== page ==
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Trustworthy COTS Hardware

  • Aim: develop software approaches to improving the trustworthiness of commodity off-the-shelf (COTS) hardware.

  • Overview: The formal verification of the seL4 microkernel has produced an operating system that is guaranteed mathematically to be correct and enforce isolation. The seL4 microkernel can consolidate safety and security critical software on a single device where previously multiple devices were used to provide air gap isolation. One of the barriers to wide-spread consolidation on commodity hardware is the lack of hardware dependability features. A hardware fault triggered by cosmic rays, alpha particle strikes, etc. could invalidate the strong mathematical guarantees that are based on the hardware behaving correctly, and pierce the virtual air gap seL4 provides.

    This project aims to improve the trustworthiness of commodity hardware to enable a verified microkernel to be used in situations previously needing an air gap. We explore leveraging multicore processors to provide redundancy, and thus increase the trustworthiness of a virtual air gap, and thus systems running on COTS hardware.

    The key challenge of the approach is to provide improved trustworthiness in the presence of transient hardware faults that also manifest themselves in operating system itself, while retaining good performance. A typical COTS hardware platform also features non-redundant devices, which creates another challenge of improving trustworthiness in the presence of non-redundant device drivers interacting with a redundant overall system.

  • Kernel implementation and mechanisms for improved trustworthiness: We are evolving seL4 and its API to support both improved trustworthiness through redundant software execution on multicore processors. The activity includes:

    • Modifying seL4 to support redundant execution of itself, including developing techniques to ensure consistency across redundant replicas without sacrificing performance.
    • Extending seL4's API to enable consistent redundant execution of trusted applications, while supporting non-redundant drivers and their interaction with the redundant part of the system.
  • Contact: Kevin Elphinstone,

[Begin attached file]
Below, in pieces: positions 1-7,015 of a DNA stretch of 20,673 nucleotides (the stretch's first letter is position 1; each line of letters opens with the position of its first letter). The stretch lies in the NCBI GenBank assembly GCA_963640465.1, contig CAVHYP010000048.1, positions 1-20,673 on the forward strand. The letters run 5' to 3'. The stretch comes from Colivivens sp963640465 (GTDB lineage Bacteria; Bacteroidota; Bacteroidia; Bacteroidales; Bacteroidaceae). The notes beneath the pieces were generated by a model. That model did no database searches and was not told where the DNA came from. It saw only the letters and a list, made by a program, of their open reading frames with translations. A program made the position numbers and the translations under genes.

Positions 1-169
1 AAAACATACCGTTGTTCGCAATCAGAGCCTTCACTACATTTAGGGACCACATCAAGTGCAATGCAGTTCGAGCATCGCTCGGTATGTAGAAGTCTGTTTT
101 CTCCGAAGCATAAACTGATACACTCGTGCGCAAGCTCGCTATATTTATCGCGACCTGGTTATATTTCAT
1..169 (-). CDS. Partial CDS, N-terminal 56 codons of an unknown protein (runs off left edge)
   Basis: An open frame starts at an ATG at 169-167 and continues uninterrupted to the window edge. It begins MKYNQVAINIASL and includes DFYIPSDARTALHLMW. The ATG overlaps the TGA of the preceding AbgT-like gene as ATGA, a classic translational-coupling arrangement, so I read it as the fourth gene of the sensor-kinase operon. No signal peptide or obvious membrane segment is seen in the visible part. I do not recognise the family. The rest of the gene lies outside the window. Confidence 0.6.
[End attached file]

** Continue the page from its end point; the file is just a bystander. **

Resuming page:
The project has uccessfully created a version of seL4 that provides redundant co-execution (RCoE) of an seL4-based system on COTS multicore, i.e. without any non-standard hardware support. It can run in dual or triple modular redundancy (DMR or TMR) configuration.

The replication and fault-tolerance implementation is done at the kernel level, meaning that the whole system is replicated, except for the minimal interfaces to non-replicated devices (mostly device register reads and writes). Our RCoE implementation is the first system that achieves such maximal replication on COTS hardware.

Our RCoE setup comes in two versions:

  • a loosely-coupled version, LC-RCoE, that synchronises anywhere between kernel entries, minimises overheads, but assumes deterministic execution between system calls. This means it cannot support code with data races, including lock-free algorithms. It generally also cannot support virtual machines.
  • a closely-coupled version, CC-RCoE, that has higher overheads but avoids the limitations of LC-RCoE.

Both versions are share the following properties:

  • due to kernel-level replication, user-level code is transparently replicated;
  • RCoE is effective in detecting faults arising from bitflips in memory and registers;
  • RCoE support trade-offs between overhead and detection latency, by providing the option of more frequent synchronisation and including user data in the state comparison of the replicas;
  • RCoE support error masking by downgrading from TMR to DMR operation by removing a faulty replica;
  • RCoE is implemented on the x64 and ARMv7-A architectures
  • RCoE provides massive cost and space, weight and power (SWaP) benefits over commercial radiation-hardened processors.


Having demonstrated the above, the projectis concluded for now. We will be happy to revive it should there be commercial interest.

Artifact downloads

Coming soon!




Abstract PDF Yanyan Shen, Gernot Heiser and Kevin Elphinstone
Fault tolerance through redundant execution on COTS multicores: Exploring trade-offs
International Conference on Dependable Systems and Networks (DSN), pp. 188-200, Portland, Oregon, USA, June, 2019
Abstract PDF Yanyan Shen
Microkernel mechanisms for improving the trustworthiness of commodity hardware
PhD Thesis, UNSW, Sydney, Australia, March, 2019
Abstract PDF Yanyan Shen and Kevin Elphinstone
Microkernel mechanisms for improving the trustworthiness of commodity hardware
European Dependable Computing Conference, pp. 12, Paris, France, September, 2015
Abstract PDF Kevin Elphinstone and Yanyan Shen
Improving the trustworthiness of commodity hardware with software
Workshop on Dependability of Clouds, Data Centers and Virtual Machine Technology (DCDV), pp. 6, Budapest, Hungary , June, 2013